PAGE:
Those trends and threats against local communities run counter to Pope Francis' calls to protect the environment, address global warming and defend the rights of Indigenous peoples, the letter said.
"We would like to motivate the Brazilian government to finally respect human and environmental rights and take appropriate countermeasures to remedy the current situation. We are convinced that as a 'Catholic voice' we can make a helpful contribution to the discussion of the protection of the Amazon rainforest and the indigenous population," Tommy Piemonte, head of sustainable investment research at the German bank, told EarthBeat in an email.
The Catholic groups are adding their voices to those of other investors who are beginning to shy away from Brazilian companies whose activities are related to deforestation, because they see biodiversity loss and climate change as risks to their investments, Piemonte said.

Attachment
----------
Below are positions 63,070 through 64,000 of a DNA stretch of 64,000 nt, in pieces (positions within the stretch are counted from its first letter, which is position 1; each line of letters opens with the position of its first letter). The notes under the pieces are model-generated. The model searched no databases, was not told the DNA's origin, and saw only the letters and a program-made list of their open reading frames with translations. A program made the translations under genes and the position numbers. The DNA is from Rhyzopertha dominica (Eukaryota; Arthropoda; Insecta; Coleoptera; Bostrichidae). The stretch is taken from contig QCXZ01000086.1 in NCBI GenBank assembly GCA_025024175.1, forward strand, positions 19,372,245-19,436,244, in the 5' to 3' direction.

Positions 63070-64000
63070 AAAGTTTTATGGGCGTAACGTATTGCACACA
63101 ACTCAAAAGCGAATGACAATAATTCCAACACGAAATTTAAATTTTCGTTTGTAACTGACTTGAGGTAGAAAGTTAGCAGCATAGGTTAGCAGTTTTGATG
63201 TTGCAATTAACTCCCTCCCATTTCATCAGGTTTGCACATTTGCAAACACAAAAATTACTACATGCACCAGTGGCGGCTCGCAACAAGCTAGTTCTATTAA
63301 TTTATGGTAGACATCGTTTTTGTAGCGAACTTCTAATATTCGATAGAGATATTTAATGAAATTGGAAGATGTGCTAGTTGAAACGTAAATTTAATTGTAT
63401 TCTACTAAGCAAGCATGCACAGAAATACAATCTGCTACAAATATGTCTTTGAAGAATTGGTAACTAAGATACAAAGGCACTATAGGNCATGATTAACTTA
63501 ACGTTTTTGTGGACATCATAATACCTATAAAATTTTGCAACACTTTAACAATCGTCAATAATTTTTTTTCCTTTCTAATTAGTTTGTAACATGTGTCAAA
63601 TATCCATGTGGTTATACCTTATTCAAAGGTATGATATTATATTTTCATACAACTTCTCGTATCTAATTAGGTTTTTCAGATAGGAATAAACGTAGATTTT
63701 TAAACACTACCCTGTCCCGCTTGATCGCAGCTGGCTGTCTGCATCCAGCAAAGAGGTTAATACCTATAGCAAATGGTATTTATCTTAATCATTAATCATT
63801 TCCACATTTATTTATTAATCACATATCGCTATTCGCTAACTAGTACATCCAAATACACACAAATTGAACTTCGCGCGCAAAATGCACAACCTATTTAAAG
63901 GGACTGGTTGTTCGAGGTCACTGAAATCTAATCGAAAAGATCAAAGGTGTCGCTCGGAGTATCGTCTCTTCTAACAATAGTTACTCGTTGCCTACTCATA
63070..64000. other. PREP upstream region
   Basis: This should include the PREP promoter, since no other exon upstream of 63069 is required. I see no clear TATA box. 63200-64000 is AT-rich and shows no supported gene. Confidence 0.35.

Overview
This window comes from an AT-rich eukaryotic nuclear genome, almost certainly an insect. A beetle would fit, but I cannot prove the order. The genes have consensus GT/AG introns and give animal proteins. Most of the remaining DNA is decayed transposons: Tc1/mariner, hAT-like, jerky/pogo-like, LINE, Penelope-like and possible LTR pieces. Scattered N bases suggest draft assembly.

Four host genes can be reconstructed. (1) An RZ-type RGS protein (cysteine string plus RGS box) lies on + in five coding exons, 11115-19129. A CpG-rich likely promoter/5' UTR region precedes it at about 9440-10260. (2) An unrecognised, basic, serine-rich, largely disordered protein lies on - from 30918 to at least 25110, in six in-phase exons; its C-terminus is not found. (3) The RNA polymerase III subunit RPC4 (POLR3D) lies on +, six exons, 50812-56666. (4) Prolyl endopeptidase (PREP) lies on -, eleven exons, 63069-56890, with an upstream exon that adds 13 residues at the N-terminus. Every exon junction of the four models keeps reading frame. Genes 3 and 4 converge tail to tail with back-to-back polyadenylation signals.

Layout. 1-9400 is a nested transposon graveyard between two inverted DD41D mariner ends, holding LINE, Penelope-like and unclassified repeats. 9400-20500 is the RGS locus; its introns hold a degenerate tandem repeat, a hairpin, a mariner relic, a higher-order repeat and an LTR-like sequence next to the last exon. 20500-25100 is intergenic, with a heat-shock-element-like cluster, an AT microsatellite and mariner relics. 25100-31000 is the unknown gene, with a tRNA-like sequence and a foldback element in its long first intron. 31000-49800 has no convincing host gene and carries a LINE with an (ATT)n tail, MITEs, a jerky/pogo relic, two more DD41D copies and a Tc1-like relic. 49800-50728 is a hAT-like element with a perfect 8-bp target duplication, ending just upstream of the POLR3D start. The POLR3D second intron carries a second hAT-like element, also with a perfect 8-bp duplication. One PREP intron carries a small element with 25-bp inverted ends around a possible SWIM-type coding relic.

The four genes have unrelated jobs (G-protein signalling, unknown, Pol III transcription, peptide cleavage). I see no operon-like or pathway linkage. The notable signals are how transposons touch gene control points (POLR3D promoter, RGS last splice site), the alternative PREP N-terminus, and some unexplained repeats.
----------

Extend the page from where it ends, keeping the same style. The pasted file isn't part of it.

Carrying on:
The investors called for the Brazilian government to implement and strictly enforce environmental legislation, implement and adequately fund a plan to combat deforestation, and "massively increase" funding for firefighters and for the work of the country's environmental protection agency.
They also demanded that the government stop harassing and begin dialogue with nonprofit environmental groups, protect the territories and rights of Indigenous peoples, restore land taken illegally from Indigenous and other local communities, and undertake reforestation, providing annual progress reports.
A section of the Amazon jungle burns as it is cleared by farmers in Rio Pardo, Brazil, Sept. 15, 2020. (CNS/Reuters/Ricardo Moraes)